A Ray of Hope for Media Literacy

Although the tidal wave of misinformation continues unabated, the New Year already has seen one ray of hope. In early January, New Jersey Gov. Phil Murphy signed the first-in-the-nation law that requires public schools to teach media literacy at all grade levels – K-12.

Murphy noted in his signing statement: “Our democracy remains under sustained attack through the proliferation of misinformation that is eroding the role of truth in our political and civic discourse. It is our responsibility to ensure our nation’s future leaders are equipped with the tools necessary to identify fact from fiction.”

Fake news written on a chalk board

The state Board of Education is charged in the law with developing media-literacy standards that must include researching, using critical thinking skills, and learning the difference between facts and opinions and primary and secondary sources. Public hearings will be held as part of this standards development process.

Here are a few suggested areas that can translate the law’s virtues into tangible outcomes.

First, it’s important that media literacy become integrated across all subject areas, rather than just taught as a unit of a particular subject area, such as social studies. Misinformation respects no disciplinary boundaries: It can proliferate in news about current events, science, technology, or any other field where fast-moving developments can foster half-baked ideas, rumors, conspiracy theories, or outright lies.

Teaching media literacy also should veer away from theoretical lectures in favor of experiential learning designed for suitability at various age levels. Students should gain an increasingly sophisticated sense of media information discernment as they move through elementary, middle, and high school, which is best accomplished by having them explore real-life problems individually and collectively in a classroom setting. The goal should be to have them internalize two threshold questions every time they are faced with new information: “How do I know that?” and “What does it mean?”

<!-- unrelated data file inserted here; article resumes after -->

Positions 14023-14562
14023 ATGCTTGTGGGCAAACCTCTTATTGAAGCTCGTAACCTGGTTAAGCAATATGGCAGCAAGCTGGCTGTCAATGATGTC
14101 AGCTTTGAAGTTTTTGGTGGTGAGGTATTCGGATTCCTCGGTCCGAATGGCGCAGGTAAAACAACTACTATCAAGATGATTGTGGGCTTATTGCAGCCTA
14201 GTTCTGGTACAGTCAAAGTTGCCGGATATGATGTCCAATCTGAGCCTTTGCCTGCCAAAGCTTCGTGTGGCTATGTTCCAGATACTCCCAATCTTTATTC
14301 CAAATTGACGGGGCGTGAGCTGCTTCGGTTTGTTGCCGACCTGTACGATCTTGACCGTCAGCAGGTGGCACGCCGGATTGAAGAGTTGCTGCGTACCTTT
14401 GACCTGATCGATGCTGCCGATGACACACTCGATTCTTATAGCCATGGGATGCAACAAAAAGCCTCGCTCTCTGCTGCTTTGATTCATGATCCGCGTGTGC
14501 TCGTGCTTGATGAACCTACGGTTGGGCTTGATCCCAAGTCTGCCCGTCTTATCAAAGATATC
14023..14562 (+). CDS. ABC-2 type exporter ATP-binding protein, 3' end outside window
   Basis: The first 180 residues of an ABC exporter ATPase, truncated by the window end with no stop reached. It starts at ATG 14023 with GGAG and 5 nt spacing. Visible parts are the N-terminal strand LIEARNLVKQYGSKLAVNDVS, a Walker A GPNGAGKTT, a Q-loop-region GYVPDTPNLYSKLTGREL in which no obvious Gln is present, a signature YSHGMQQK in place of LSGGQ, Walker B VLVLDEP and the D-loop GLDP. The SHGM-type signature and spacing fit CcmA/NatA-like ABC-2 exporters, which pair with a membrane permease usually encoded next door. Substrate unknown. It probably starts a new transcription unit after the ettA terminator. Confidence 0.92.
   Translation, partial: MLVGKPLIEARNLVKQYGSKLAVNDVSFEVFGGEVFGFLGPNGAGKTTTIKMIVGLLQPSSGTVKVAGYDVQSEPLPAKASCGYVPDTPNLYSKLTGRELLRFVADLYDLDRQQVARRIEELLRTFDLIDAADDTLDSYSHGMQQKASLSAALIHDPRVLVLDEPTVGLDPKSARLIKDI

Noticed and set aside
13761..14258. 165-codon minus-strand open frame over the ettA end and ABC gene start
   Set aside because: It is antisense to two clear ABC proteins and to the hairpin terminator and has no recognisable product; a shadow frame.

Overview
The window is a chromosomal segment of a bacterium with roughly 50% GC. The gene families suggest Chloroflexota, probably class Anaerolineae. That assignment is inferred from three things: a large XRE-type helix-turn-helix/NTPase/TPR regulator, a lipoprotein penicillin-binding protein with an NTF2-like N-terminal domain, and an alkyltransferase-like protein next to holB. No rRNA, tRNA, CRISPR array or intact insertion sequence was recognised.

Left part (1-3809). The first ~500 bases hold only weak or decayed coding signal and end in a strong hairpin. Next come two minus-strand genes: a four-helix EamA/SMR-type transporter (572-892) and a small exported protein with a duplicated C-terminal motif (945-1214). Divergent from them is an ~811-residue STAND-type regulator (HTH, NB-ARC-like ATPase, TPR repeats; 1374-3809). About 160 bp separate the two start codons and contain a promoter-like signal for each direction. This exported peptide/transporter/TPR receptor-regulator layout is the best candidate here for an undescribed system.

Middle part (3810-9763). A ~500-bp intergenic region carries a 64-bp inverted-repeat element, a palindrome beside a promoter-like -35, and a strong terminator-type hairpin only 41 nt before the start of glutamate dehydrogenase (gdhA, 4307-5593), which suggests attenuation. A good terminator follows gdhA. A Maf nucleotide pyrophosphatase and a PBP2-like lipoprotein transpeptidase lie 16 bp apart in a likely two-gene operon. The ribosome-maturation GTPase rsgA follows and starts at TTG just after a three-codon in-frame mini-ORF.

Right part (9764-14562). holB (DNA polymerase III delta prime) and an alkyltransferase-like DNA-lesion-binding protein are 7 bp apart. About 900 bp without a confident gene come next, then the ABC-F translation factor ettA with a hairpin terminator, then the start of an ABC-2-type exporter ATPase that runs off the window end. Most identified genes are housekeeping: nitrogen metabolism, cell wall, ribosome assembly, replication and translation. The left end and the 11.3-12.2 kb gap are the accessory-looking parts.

Better training for teachers to undertake hands-on media-literacy training also should be part of making any new standards meaningful. This vital aspect will need to be supported by local school boards allocating sufficient financial resources and providing time off for teachers to be taught media literacy themselves.

It’s especially important for more senior faculty members to accelerate their understanding about the complexities of social media in order to teach current and future generations of digital natives. Growing up with legacy media such as newspapers and broadcast television won’t be very relevant since, for the most part, media literacy really means social media literacy to anyone enrolled in public school today.

And it will be important for New Jersey to build upon the successes other countries have had in rolling out effective media-literacy education on a massive scale. The current gold standard is Finland, which begins its instruction even earlier – in preschool. The Finnish approach provides teachers with wide latitude in how they incorporate media literacy in their lesson plans, which means that teachers can tailor their instruction to create real student engagement rather than merely drill them on passing standards-developed exams.

The results? Finland now ranks first among European countries for resilience to misinformation, according to an Open Society Institute survey. Norway, Denmark, Estonia, Ireland, and Sweden are other countries of note that can be looked at as New Jersey’s media-literacy standards are developed.

Finally, although starting early has real upsides, the massive population of those long gone from public schools should not be left out entirely. Here, Finland again can serve as a model, since it has begun to take advantage of the best media-literacy practices developed by teachers to adapt for adults through public libraries. This community outreach can and should be done throughout the Garden State as well, to demonstrate that what works in Helsinki also can work in Hackensack, Hightstown, or Ho-Ho-Kus.

With effective implementation, the New Jersey law can be more than just a step in the right direction, helping to create better informed citizens over time. Students (and ideally their parents and grandparents, too) should be equipped with lifelong tools to help them deal with the information tsunami that surely will continue throughout 2023 and beyond.

Stuart N. Brotman, a New Jersey native, is an endowed professor of journalism and electronic media at the University of Tennessee, Knoxville. He is a Distinguished Fellow at The Media Institute and serves on its First Amendment Advisory Council. He is the author of The First Amendment Lives On. This article appeared in NJ Spotlight News.